If you’ve spent any time developing a Rails application, you’re likely familiar with the command
rake routes. If you’re not, this little marvel will greatly simplify your dev experience, as it prints out all the available routes in your application and their associated path helpers.
However, as of late it has slowed down considerably. I’m not sure if it was with the changes in Ruby 1.9.2 or Rails 3, but running that command will take a ridiculous amount of time depending on the complexity of your project.
For a base Rails project (I literally just ran
For a moderately-sized Rails project (a client project I’m currently working on):
Nearly 30 seconds just to get a list of the available routes, completely unacceptable.
I set out yesterday with the idea of caching the output of this command in a temporary file, and to print out the cached version as long as the routes file hadn’t been updated since the last cache time. Unfortunately overwriting a Rake task isn’t as easy as it should be, so I accomplished this goal with a simple Ruby script in the project directory:
While this worked, I hated that I was having to adjust to running a new command, and it meant that, if I added new routes, I was still 30 seconds away from seeing what my path helpers were. The ideal was to have the routes cached automatically as soon as I changed my routes file.
Enter Guard and Guard-Annotate. Guard is a Ruby gem that wraps file observer functionality across all platforms, and Guard-Annotate is a module for Guard that hooks into Annotate. Annotate allows you to add the schema of your models as comments to the bottom of the model file, as well as add the output of
rake routes to the bottom of your routes.rb.
With those 2 gems, I could just create a Guardfile in my project directory, and run
guard start alongside my Rails server and have all the annotations performed automatically for me. This is a giant step in the right direction, but I also didn’t want to have to run another daemon (as undoubtedly I’d forget to run it 90% of the time).
Another issue I ran into: Guard-Annotate was simply shelling out to
bundle exec annotate, which in turn was shelling out to
rake routes for the routes portion of the annotation. This meant that I was still 30 seconds away from savings my routes.rb and seeing the updated annotations. Plus there was really no need to load the entire Rails stack again (via Rake) when this is all happening in the context of a running Rails app.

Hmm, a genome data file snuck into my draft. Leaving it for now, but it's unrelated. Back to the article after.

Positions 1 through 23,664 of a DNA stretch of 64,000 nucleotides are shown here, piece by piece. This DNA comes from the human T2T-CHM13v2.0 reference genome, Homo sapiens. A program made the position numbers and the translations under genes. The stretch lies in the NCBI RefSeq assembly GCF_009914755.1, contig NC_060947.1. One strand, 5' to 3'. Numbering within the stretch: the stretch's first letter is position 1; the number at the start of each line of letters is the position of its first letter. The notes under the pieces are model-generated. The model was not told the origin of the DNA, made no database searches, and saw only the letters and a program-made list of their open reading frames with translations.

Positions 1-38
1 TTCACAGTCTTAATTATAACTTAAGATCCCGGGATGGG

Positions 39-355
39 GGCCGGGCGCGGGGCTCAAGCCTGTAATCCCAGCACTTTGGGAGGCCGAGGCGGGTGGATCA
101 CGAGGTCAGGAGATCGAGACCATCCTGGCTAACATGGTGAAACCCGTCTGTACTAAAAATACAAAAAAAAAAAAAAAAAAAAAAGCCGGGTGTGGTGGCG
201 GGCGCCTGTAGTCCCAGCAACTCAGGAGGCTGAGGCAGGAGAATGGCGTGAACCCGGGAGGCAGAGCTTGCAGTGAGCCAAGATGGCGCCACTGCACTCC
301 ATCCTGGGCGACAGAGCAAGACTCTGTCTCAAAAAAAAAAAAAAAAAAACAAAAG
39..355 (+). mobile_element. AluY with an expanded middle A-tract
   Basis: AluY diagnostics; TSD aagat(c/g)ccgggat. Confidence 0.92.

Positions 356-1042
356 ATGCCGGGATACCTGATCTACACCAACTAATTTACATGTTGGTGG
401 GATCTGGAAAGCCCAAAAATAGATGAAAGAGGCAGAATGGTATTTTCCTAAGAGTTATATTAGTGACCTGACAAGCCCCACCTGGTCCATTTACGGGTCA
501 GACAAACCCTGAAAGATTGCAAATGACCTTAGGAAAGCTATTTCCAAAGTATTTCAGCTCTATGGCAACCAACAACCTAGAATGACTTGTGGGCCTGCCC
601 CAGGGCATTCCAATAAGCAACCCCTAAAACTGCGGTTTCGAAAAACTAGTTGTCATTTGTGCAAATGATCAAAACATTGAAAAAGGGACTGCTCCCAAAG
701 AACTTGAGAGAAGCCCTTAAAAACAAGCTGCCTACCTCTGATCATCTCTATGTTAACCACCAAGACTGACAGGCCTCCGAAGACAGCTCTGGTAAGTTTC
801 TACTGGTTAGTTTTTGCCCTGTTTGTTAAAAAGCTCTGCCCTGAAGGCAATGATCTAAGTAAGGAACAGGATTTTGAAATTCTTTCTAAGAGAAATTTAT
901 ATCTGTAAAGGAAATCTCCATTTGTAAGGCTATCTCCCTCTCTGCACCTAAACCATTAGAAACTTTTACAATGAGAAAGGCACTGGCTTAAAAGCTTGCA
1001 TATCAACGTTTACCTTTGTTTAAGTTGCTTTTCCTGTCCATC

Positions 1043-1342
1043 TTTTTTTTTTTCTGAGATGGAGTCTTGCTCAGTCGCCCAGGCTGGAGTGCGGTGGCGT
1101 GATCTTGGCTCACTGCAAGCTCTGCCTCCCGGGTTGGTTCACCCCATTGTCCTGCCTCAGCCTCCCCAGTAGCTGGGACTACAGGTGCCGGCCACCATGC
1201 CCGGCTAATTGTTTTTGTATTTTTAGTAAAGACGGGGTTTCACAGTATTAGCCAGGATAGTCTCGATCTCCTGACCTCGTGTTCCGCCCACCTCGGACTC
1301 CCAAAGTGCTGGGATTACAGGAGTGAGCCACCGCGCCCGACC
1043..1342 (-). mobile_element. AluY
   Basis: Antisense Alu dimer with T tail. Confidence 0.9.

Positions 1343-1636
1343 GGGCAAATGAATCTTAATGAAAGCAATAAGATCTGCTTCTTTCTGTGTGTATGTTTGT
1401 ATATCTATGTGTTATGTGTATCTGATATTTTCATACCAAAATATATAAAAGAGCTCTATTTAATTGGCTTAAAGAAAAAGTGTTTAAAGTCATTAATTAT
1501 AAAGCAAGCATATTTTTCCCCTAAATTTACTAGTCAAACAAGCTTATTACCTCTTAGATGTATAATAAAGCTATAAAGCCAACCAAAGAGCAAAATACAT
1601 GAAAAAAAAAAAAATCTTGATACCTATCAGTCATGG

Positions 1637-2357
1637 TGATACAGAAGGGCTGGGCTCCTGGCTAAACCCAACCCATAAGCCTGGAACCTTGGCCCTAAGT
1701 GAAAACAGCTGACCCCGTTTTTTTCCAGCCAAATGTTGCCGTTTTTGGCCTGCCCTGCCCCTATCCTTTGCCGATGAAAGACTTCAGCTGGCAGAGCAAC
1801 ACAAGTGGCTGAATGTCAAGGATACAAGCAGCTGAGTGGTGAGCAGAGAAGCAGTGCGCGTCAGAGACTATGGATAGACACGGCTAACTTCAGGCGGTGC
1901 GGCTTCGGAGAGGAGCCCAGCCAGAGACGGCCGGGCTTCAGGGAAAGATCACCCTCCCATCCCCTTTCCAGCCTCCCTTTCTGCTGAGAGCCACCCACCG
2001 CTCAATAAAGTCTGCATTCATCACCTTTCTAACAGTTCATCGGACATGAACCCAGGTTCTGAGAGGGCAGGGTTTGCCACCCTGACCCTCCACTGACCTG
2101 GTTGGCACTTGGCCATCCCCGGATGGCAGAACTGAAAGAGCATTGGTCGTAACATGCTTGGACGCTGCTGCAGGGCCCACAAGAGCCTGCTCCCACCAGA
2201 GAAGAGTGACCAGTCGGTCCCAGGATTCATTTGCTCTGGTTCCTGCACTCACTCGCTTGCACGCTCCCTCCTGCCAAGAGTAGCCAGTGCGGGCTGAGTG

My solution came in a few steps:
Guard.start(:notify => true)in a thread that I spawn inside
development.rb. That way Guard is run automatically when I launch my server in the dev environment.
- I decided to cache the routes to a tempfile instead of annotating
routes.rbsince it can get fairly lengthy and most of the devs I work with are used to using
- Create my own Guard extensions to handle Route caching. I ripped out all the code from the
rake routestask and included it in the extension so no more loading another environment or shelling out unnecessarily.
- Create another extension to handle Model annotations (since that was taking > 15 seconds as well due to shelling out to
- Hack my
Rakefileto bypass loading the environment if my cached routes file exists, and just print out its contents.
The code is a little too long to include here, so instead I’ve provided this pastie with all the relevant bits.
The final outcome: Routes are cached within 0.15 seconds of saving
routes.rb, models updated within 0.25 seconds of updating
schema.rb, faster than I was able to switch to the relevant file or ALT+Tab to my terminal. And rake routes? See for yourself: